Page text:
My Native Garden

Sheeba inspecting the new plants

After planning my new native garden, it’s actually happened. I got the plants from my friends at Nuts about Natives and the new arrivals are now planted and growing for the birds and insects to enjoy. Most of them are native to Perth around the area I live.

pretty pink calytrix flowerThese are the endemic plants I now have in my garden:

  • Adenanthos sericeus (Woolly bush) this is the Albany woolly bush rather than the Perth native Adenanthos cygnorum (Common woollybush).
  • Calytrix fraseri (Pink summer calytrix) has the most beautiful flowers.
  • Conostylis candicans (Grey cottonhead)
  • Dianella revoluta (Blueberry lily) has edible roots and nasty tasting purple berries. Some people have told me that Aboriginal Australians ate the berries, but Angus, an Aboriginal man from Wagin who ate bushtucker, said no one ever would, because they taste so foul.
  • Drosera sp. are carnivorous plants. The insect catchers are tiny (2mm), so it eats insects smaller than mosquitoes. Nuts about Natives were moving their firebreak and I got two Drosera from this. Sundews are droseras, but the ones I have are Rainbows, either the Bridal rainbow (D. macrantha) or the Pale rainbow (D. pallida). They die off over summer and come back every winter.
  • Eucalyptus gomphocephala (Tuart) My beautiful tree which is now taller than me.
  • Haemodorum spicatum (Mardja) has edible roots, but they are very hot and bright red, just to warn you.
  • Hakea cristata (Snail hakea) native to the Perth Hills rather than the coast where I live. At once stage I decapitated the profusely shooting top half of the plant. Because it’s lignotuberous and there were living shoots below the decapitation, it sprouted again and didn’t join the growing list of plants I’ve killed (a specialty of mine).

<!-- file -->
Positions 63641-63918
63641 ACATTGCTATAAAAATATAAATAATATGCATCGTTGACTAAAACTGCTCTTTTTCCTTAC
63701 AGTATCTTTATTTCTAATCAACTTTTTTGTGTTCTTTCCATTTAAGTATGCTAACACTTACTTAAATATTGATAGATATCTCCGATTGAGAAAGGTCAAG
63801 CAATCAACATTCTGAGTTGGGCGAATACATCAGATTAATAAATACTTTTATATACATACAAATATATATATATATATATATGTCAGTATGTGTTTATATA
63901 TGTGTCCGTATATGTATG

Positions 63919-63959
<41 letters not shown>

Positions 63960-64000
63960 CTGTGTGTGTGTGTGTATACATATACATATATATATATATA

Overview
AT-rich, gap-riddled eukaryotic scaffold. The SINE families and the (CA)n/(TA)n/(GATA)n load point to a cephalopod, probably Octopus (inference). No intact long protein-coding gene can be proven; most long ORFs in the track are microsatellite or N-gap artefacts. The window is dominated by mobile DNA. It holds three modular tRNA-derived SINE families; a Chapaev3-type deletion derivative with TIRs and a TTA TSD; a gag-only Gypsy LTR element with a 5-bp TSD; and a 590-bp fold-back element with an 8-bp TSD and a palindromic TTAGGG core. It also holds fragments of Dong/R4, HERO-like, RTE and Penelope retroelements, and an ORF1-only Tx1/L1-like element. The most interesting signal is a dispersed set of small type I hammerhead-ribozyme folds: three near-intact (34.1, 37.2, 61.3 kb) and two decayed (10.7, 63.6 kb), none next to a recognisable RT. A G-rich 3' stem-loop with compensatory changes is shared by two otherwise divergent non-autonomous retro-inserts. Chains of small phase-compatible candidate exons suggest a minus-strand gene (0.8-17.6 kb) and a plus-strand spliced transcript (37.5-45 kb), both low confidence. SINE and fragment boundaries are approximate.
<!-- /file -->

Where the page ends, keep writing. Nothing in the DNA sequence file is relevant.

lizards like to eat hemiandra flowers

the hovea flowered just after planting

These two didn’t survive transplanting:

the end of the acacia

The African acacia under my bedroom window has been cut down, with only a stump remaining – a good stand for a bird bath. This (and the roots) may shoot up, but I’ll just hack away at any sprouts.

the scaevola in happier days just after planting

During the felling of the acacia there was the sad occurrence of a log dropping on the Scaevola. That was the end of that. I’d had the bright idea of planting some of the plants out before the whole of the tree was chopped down. I carefully pointed them out to my dad (the lumperjack) but I should have waited to plant them. There was also an incident of the chainsaw falling off the roof. That was the end of the chainsaw too. A kid from down the street saw the stump and asked if the tree was cut down with an axe. An axe would have survived falling off the roof, although the job may not have been as easy.

magpielark searching out lunch in my garden

The felling of the shade-giving acacia has affected the bird life in my garden. Even though only singing honeyeaters (and cats) ever sat in its branches, since the tree’s demise I don’t see so many birds in my garden. Jiri jiri (willy wagtails), magpie larks, singing honeyeaters, red wattlebirds and doves used to forage in the grass and sit on the fence of my vegie garden. I’m hoping the new native plants will grow quickly and make up for the loss of a mature tree. The tuart is shooting up in leaps and bounds, but its branches are still thin and it’s only about 3m tall. I’ve only once seen a singing honeyeater sitting on a branch, but the insects love all those eucalyptus leaves.

singing honeyeater enjoying the not-so-big tuart


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